Instant Facelift

For those of us who don’t want or can’t afford, but nevertheless might well benefit from a surgical facelift, may I suggest a quick, easy, painless, free alternative? Smile more.

I’m being a bit jokey here, but I do think there’s a valid case to be made for making this effort, especially as time and stress pull our faces down like heavy drapery.

Mexicans, I’ve observed in the years I’ve lived here in Mexico, are quick to smile genuine smiles. If you study the old folks’ weather-worn faces, you see deeply carved wrinkles by their eyes. When you pass Mexicans of any age on the sidewalk and you make eye contact, you’re sure to exchange smiles. These are guileless smiles, a-sincere-recognition-of-our-shared-humanity smiles. The kind of smile that brightens your day.

Psychologists have a term for this true smile of happiness. They call it a “Duchenne Smile,” which is characterized by narrowed, happy eyes that show crow’s feet wrinkles, as well as the upturned corners of the mouth, which stereotypically are associated with a smile.

We (mostly retired) gringos here in San Miguel de Allende, Mexico, I’m afraid, have a reputation for not smiling. We walk with our heads downcast — no doubt to avoid tripping on the cobblestone streets and wildly uneven sidewalks and breaking a leg. We seldom make eye contact with passersby. (Those of us from big American cities like my New York think we know better than to do that.) We remain for the most part in our own, old, cultural bubbles and charge ahead, seemingly oblivious of others.

A Mexican friend once told me that Mexicans see this behavior as sad. They think we are deeply unhappy people, even, she said, “bitter.” This is sad indeed.

In an ongoing effort to bridge the cultural and language divide, I bought a workbook some time ago from the Warren Hardy Spanish School here, offering to help me progress in my glacial efforts to learn, as the workbook’s cover states, “authentic Mexican Spanish from the heart of Mexico.”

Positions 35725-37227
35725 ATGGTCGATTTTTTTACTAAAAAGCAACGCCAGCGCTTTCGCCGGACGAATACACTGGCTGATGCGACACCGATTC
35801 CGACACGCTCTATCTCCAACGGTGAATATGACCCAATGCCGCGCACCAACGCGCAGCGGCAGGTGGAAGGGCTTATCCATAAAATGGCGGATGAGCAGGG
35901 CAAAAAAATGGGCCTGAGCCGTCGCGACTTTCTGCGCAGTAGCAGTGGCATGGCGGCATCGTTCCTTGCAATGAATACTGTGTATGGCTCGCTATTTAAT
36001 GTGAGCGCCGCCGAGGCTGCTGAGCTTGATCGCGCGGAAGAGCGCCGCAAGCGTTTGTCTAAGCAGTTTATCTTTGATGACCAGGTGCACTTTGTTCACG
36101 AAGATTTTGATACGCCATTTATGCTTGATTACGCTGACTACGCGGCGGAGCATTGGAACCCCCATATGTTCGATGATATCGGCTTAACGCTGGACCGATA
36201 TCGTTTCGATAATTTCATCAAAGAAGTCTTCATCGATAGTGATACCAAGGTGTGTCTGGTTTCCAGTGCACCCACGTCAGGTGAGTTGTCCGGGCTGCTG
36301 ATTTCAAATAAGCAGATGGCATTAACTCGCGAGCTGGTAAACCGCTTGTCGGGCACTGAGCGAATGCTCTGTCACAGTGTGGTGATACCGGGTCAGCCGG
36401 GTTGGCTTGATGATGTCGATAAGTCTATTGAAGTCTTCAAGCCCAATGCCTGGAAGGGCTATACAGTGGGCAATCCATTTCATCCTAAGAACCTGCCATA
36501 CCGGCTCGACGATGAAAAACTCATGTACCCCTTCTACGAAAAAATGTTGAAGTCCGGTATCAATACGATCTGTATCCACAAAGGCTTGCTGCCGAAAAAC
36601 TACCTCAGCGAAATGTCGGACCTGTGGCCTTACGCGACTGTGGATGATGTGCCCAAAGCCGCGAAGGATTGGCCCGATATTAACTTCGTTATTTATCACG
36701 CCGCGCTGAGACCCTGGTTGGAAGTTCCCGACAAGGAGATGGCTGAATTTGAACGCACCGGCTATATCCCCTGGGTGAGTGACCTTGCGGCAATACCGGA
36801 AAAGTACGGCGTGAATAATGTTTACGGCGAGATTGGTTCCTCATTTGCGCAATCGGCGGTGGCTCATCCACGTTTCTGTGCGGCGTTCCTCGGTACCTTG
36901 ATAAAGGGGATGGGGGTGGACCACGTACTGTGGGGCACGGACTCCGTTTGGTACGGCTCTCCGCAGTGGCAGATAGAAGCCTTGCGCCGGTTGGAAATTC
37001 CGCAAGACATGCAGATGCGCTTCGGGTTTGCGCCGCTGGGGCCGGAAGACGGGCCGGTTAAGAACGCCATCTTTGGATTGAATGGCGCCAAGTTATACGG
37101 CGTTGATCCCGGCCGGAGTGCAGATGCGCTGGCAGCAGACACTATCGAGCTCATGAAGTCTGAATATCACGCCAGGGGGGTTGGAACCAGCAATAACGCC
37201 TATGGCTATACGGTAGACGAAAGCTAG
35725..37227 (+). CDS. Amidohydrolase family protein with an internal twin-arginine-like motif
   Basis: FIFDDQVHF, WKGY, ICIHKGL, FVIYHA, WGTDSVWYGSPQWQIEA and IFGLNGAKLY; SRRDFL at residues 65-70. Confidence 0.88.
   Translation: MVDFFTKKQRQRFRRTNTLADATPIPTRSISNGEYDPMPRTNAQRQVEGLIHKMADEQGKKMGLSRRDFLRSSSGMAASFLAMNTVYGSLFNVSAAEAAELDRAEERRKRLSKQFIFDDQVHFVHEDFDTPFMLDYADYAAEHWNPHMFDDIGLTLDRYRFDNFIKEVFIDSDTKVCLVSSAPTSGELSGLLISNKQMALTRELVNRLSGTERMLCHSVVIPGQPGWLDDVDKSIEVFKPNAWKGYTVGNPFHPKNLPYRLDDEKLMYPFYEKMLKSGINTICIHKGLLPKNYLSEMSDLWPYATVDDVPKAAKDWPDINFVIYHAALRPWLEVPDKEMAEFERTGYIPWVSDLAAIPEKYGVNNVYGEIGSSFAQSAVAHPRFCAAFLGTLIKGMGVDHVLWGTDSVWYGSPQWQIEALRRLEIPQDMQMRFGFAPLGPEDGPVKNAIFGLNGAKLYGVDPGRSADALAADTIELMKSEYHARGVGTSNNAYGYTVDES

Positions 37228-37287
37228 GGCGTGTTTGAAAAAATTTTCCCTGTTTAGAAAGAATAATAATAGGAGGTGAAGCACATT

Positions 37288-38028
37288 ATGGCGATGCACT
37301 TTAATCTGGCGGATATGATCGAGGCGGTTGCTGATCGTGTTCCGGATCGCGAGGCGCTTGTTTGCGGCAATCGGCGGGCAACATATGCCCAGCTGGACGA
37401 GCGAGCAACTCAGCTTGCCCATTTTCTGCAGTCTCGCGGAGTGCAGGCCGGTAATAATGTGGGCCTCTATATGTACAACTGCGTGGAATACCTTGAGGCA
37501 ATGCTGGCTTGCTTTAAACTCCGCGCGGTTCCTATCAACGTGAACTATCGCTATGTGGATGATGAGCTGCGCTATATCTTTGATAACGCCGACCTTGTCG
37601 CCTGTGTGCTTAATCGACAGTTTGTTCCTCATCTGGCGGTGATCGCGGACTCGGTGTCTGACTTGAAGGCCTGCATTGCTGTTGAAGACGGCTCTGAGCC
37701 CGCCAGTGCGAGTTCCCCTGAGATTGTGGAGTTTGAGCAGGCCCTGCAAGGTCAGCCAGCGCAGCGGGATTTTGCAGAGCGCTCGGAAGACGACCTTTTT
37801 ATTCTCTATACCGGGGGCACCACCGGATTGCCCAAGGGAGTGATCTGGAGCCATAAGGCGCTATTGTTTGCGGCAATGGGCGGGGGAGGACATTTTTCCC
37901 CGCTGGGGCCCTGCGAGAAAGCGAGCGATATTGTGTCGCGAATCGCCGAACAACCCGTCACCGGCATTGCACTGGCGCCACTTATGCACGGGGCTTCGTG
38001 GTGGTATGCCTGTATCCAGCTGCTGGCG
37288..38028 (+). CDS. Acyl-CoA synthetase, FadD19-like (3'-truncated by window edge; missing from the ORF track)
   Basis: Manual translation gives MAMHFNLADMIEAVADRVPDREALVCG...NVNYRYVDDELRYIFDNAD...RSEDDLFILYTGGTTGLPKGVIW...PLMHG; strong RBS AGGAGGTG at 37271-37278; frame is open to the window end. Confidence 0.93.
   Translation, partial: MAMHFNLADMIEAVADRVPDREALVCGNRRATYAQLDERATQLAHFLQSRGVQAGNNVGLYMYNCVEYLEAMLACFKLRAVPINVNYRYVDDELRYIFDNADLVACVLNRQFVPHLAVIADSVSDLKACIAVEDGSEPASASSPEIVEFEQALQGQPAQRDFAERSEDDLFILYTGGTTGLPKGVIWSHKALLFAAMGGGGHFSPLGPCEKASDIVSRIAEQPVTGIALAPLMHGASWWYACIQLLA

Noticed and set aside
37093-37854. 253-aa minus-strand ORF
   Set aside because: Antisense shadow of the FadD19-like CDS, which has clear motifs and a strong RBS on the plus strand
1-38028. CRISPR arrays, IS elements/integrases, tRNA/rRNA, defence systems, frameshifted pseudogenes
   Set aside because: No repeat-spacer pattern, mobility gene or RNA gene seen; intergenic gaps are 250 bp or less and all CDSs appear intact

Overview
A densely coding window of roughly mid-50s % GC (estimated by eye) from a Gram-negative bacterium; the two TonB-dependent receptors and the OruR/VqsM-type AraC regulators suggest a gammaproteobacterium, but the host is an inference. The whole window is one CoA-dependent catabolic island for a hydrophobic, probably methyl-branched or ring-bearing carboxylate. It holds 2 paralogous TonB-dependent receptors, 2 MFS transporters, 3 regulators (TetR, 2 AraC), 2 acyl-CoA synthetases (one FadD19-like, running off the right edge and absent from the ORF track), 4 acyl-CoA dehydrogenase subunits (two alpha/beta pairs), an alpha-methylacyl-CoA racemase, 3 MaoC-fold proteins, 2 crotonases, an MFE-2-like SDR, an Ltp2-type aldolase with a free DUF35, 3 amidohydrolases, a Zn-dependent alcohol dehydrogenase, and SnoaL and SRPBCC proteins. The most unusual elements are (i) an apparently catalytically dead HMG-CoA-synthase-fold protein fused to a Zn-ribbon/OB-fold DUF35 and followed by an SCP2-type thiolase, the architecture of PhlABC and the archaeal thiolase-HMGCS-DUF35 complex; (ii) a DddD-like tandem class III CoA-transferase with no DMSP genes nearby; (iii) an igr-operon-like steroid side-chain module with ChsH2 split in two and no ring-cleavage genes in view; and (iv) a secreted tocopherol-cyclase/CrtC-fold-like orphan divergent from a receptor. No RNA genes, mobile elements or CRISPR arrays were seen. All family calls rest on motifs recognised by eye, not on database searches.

The first chapter is on “Social Protocol,” stressing the importance of such things as greetings, farewells, and requests. “This is important,” the workbook states, “because Hispanics usually perceive Americans as cold or even rude because we don’t commonly greet each other in our culture,” adding, “Use the social protocol every day, everywhere. Es muy importante. And don’t forget to smile!”

(stock photo)

Life, I know, having learned it the hard way, is definitely not all smiles. Nevertheless, I’ve also learned, happily, there’s a lot to be said for smiles – genuine smiles, that is, that express true happiness, and not simply masks for nervousness, sorrow, or pain. This is a universal truth, regardless of where we live. I’ll let the science weigh in:

“When you smile, your brain releases tiny molecules called neuropeptides to help fight off stress. Then other neurotransmitters like dopamine, serotonin and endorphins come into play too. The endorphins act as a mild pain reliever, whereas the serotonin is an antidepressant. One study even suggests that smiling can help us recover faster from stress and reduce our heart rate.” (From “The Real Health Benefits of Smiling” — .)

But getting back to my original idea about facelifts: Often, as I walk along the sidewalks here in SMA, I tell my face: Up, Face, up! Get up! Lift yourself up!

I can even hear my mother’s voice in my head forever admonishing me, her eldest and most serious daughter, “Put a smile on your face, Bonnie! Nobody wants to see your long face! You look so much prettier when you smile.”

27 thoughts on “Instant Facelift”

  1. Hi Bonnie, this is so true! Many cultures are not as friendly and open as Mexicans but I’ve found a smile changes everything everywhere. I wonder whether others have had my experience — when I’m wearing a mask, I’m more conscious of smiling with my eyes and that’s even MORE endorphin-inducing! Abrazos Mija. xoxox